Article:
|Chicago Tribune, july 1st 1993|
Alternative Guitar Rock Shows Its Many Moods
by Brad Webber
The Trash Can Sinatras and Radiohead, two quintets from the British Isles, may be the yin and yang of alternative guitar rock - with the former's dizzyingly textured strumming playing against the latter's acidic, driving picking.
Oxford, England's Radiohead plunged into the maelstrom of guitar-centered rock as the headliner of the soldout show Wednesday night at Metro.
Dressed like the mod, odd denizens of The Village from the '60s TV show "The Prisoner," singer/guitarist Thom E. Yorke and lead guitarist Jonny Greenwood ambled about in horizontal striped sailor shirts anchored by dark jeans.
Holding his arms as if constrained by a straitjacket, Yorke mumbled his way through the caustic "Creep," a modern rock track of minor notoriety, thanks to MTV. The rather waggish rendition ("I want you to notice/I'm something special/So (expletive) special/Cause I'm a creep") spurred a sing-along. Part farce, part act of self-realization, the deprecating tune was hammered out with conviction by Yorke.
Throughout the 17-song, hour-plus set, the platinum-locked Yorke - an unlikely sex object at about 110 pounds wet - staggered about in a Jagger-style, buttocks-out chicken walk. Facial contortions are the singer's stock in trade: He pouted, almost breaking into a full-blown bawl in spots.
Riveted to the feedback-riddled sound, second guitarist Ed O'Brien's guitar wobbled with superb wah-wah effects on "Stop Whispering."
Like most of the songs grabbed from the group's debut album "Pablo Honey" (Capitol), "Anyone Can Play Guitar" left little white space as the three guitarists filled every gap with blazing, sometimes groovy ("Puck is Dead") licks.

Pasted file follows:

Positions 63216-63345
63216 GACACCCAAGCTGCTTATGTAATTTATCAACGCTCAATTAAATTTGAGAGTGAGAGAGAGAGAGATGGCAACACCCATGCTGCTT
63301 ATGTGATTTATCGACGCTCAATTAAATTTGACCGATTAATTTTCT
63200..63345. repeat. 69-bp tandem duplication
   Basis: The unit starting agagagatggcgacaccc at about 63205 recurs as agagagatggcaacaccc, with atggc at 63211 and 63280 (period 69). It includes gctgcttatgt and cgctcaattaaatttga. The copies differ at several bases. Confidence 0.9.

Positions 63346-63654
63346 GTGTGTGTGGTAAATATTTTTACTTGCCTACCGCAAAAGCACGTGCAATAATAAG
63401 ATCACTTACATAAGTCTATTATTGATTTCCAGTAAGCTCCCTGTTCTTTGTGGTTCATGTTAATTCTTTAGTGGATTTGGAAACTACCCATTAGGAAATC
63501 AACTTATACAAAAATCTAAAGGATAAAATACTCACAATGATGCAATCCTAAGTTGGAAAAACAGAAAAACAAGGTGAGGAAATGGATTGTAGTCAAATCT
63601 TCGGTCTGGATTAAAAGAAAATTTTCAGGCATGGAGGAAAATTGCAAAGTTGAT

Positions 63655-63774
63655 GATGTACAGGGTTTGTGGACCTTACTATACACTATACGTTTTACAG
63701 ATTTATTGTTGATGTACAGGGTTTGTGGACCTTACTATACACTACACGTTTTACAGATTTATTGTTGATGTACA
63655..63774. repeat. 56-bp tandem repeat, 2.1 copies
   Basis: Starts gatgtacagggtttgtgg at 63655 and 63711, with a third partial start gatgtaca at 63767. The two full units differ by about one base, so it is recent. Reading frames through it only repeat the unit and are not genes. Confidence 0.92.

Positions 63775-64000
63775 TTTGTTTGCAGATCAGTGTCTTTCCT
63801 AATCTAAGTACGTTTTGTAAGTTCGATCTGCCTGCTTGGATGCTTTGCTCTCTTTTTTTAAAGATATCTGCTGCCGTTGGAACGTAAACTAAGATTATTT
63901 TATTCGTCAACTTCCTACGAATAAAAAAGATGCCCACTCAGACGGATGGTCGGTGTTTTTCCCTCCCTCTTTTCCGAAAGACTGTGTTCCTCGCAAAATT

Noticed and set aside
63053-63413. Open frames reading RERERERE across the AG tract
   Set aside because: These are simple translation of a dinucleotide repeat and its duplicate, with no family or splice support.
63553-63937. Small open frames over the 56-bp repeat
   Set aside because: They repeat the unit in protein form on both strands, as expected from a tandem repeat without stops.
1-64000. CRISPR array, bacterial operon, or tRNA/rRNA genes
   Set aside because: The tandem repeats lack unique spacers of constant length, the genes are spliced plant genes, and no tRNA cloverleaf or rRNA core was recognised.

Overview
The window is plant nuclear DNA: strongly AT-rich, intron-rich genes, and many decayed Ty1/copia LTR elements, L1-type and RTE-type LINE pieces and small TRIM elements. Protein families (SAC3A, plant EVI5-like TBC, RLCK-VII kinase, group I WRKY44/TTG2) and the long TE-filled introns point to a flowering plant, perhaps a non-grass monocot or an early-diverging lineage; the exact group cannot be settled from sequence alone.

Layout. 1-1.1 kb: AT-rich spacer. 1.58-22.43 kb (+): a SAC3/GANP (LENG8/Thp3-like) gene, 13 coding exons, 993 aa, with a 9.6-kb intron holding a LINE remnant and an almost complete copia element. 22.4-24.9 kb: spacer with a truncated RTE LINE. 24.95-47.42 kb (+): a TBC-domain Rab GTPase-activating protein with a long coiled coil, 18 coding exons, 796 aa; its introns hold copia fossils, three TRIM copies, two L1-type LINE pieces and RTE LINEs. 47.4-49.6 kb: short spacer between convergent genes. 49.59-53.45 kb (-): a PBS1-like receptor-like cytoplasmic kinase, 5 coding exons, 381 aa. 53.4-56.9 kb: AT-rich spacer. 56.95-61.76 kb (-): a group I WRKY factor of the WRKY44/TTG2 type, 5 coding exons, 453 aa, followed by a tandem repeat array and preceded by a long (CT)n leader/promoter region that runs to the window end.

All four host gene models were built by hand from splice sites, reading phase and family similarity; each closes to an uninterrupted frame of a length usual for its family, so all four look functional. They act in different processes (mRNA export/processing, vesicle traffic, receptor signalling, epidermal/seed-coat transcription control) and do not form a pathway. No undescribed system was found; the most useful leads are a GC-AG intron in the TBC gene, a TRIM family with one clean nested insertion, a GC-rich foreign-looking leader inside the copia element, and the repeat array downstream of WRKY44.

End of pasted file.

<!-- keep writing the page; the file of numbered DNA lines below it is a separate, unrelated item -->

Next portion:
Likewise drowsy, the Trash Can Sinatras weighed in with rich, resonant strumming and lyrics suggesting Highland peat bogs and languishing coastal tides. Singer Frank Reader, absorbed by his own folksy minstrelsy, lurched spastically on the lip of the stage, encouraging a rapport that was slow in coming.
"Hayfever," from the troupe's second album, "I've Seen Everything" (London/Go!Discs), finally garnered appreciation, along with "Obscurity Knocks," from 1991's "Cake" LP.
Guitarists Paul Livingston (who also performed backing-vocal duties) and John Douglas, bassist David Hughes and drummer Stephen Douglas reeled in melodious pop hooks tempered by the misty broodiness typical of pasty-skinned U.K. bands. Compared with the band's fine LPs, the set was a bit disappointing, though; the song "I've Seen Everything" lacked the melancholy brass accompaniment that proved crucial. And Reader's voice was lost in the cavernous reverberations of bass early on. But the Trash Cans finally latched onto the right mix and delivered dreamy, trance-inducing frets.